New Information and Communication Technologies (NTICS) have changed our daily lives. Bringing together techniques used in computing, telecommunications and the Internet, NTICS make it possible to produce, transform or exchange information in large quantities in real time or within very short deadlines. Within the company, the NTICS are closely linked to information systems: they constitute the material part (computers and mobile phones, networks, etc.) and software (ERP, etc.). Integrated into the value chain, the NTICS facilitate, even make possible new organizations and new professional practices. It is most often a question of reinforcing flexibility, increasing productivity, improving the value produced, or even developing the capacity for innovation.
The rise of NTICS in recent years has contributed to a profound change in working conditions.
It is not so much the techniques as such as the uses 1 that are made of them that impact the work, its content and the way in which it is carried out. Uses can be considered as social constructs that the various actors (Management, DSI, management, employees, HRD, OS, etc.) have contributed to developing. We find there the influence of societal evolutions with the rise of NTICS in the private sphere, as well as elements specific to the company (objectives assigned to NTICS projects, attention paid to the analysis of needs, anticipation of uses , that which accompanies change…).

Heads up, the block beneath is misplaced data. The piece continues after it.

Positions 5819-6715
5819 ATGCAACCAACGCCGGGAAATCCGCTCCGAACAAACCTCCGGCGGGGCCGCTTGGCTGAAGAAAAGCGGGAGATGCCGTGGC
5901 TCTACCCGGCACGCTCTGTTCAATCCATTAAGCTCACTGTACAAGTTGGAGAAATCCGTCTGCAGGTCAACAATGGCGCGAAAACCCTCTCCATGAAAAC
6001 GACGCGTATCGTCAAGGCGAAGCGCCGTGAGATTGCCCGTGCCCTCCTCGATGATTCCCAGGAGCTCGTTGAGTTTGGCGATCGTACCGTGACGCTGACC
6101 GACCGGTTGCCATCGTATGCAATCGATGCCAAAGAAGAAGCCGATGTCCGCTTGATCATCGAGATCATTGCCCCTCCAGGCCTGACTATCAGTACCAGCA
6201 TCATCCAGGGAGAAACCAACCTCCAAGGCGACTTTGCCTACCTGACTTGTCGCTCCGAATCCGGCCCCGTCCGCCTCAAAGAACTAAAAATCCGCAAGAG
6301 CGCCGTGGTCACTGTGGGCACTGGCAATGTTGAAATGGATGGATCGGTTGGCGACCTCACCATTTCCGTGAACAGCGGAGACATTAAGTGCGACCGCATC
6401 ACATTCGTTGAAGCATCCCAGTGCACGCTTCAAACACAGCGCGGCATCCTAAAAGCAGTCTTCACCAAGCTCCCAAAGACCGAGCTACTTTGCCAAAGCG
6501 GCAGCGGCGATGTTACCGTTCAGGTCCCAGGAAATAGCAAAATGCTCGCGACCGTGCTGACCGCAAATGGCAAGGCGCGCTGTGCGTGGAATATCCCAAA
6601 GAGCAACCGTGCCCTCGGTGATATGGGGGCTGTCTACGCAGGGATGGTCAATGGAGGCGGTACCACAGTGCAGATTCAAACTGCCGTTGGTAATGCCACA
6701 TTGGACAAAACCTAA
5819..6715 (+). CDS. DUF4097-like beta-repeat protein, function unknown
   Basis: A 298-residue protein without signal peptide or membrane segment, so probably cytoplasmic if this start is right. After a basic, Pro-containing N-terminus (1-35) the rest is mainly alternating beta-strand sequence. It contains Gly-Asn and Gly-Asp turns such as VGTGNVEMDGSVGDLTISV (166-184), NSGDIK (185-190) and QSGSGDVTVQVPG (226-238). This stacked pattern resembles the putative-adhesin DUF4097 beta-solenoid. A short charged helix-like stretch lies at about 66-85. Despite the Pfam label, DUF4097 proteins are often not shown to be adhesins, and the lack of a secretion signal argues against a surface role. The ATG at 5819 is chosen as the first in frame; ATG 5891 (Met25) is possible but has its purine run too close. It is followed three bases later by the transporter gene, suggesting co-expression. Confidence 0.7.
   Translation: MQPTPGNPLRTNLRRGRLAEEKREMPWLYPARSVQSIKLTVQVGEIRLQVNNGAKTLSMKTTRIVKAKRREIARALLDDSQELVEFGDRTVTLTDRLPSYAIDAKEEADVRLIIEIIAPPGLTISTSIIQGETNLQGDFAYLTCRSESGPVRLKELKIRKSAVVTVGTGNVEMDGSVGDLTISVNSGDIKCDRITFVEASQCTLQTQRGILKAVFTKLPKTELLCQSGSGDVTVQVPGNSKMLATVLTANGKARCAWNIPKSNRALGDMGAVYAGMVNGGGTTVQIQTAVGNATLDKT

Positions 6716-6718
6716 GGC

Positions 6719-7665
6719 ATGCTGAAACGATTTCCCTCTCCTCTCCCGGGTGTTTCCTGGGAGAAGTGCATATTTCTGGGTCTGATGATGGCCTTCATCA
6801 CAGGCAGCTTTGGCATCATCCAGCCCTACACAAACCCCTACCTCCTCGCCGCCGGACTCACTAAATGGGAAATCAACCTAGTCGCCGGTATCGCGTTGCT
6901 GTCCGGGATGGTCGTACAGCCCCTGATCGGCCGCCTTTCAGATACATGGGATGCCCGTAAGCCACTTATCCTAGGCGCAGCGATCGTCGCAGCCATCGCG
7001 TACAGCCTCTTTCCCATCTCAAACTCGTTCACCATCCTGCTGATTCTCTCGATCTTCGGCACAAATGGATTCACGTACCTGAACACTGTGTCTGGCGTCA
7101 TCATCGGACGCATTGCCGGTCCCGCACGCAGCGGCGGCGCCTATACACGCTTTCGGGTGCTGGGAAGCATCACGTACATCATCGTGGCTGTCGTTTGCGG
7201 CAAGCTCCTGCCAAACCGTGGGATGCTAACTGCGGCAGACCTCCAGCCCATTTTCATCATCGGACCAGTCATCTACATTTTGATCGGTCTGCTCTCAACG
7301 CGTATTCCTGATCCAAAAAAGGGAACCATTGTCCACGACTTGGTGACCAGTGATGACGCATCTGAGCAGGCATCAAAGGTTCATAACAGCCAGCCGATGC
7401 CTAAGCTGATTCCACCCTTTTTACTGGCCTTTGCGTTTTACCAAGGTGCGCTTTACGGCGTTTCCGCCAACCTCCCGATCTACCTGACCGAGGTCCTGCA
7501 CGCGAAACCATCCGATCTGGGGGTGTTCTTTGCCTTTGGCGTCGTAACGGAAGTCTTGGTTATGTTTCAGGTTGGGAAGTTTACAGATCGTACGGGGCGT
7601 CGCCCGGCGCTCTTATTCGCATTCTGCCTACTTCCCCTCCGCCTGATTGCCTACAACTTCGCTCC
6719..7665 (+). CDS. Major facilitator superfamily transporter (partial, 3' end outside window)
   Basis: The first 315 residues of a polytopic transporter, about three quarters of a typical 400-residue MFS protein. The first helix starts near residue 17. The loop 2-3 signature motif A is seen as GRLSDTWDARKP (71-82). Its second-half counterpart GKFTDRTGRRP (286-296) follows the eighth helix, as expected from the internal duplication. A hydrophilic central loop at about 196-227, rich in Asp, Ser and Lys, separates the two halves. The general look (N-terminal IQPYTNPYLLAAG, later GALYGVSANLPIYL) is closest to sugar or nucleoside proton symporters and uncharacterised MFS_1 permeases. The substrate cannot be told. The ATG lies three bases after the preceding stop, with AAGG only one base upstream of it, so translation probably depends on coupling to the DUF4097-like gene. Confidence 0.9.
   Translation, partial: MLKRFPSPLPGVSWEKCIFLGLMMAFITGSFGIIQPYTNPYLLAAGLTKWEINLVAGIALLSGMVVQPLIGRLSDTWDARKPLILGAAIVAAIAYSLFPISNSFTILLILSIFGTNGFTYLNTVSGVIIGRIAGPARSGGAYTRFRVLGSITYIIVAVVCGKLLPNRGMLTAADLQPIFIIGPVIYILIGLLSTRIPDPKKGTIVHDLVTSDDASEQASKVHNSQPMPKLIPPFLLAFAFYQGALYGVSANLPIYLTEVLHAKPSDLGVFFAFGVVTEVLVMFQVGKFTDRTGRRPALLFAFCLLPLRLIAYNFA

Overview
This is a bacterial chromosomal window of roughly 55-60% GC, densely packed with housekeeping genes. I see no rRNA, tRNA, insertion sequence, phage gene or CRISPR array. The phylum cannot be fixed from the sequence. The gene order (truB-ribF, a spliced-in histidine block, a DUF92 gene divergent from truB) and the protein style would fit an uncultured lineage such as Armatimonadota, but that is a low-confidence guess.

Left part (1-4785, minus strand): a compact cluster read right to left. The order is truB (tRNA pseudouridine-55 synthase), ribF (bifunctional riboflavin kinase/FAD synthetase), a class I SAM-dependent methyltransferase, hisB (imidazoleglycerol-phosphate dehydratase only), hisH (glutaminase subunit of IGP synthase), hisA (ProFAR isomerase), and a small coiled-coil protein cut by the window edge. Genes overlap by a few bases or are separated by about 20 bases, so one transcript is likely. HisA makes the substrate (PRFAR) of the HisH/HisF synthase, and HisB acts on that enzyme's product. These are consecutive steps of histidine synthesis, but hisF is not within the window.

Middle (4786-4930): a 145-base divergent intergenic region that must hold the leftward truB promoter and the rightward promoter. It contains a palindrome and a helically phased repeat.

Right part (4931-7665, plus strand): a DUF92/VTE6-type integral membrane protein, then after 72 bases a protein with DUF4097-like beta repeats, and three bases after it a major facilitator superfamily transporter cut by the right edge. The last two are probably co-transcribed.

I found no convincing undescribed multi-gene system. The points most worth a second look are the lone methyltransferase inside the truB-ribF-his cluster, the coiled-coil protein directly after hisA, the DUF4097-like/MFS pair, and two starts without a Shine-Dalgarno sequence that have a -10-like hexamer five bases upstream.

An in-depth analysis of these uses is becoming essential in current thinking about improving the Quality of Life and Health at Work (QVST) 2 . How and under what conditions can NTICS contribute to “deploying quality work, creating value and accomplishment factor 3 ”? This is a question to which the National Interprofessional Agreement on “improving the quality of life at work and professional equality” planned for 2013 will surely provide answers and to which the management, the HRD and the social partners of many companies.
1. The notion of use goes beyond the question of use in the technical sense to encompass practices and representations and take into account the work context.
2. The notion of quality of life at work was mentioned at the European summits in Lisbon in 2000 and Laeken in 2001, which formulated several objectives: worker satisfaction, lifelong education and training, equality between men and women, of the National Agency for Working Conditions (ANACT).
3. “The promises of quality of life at work”, Béatrice Sarazin, ANACT file, January-February 2013.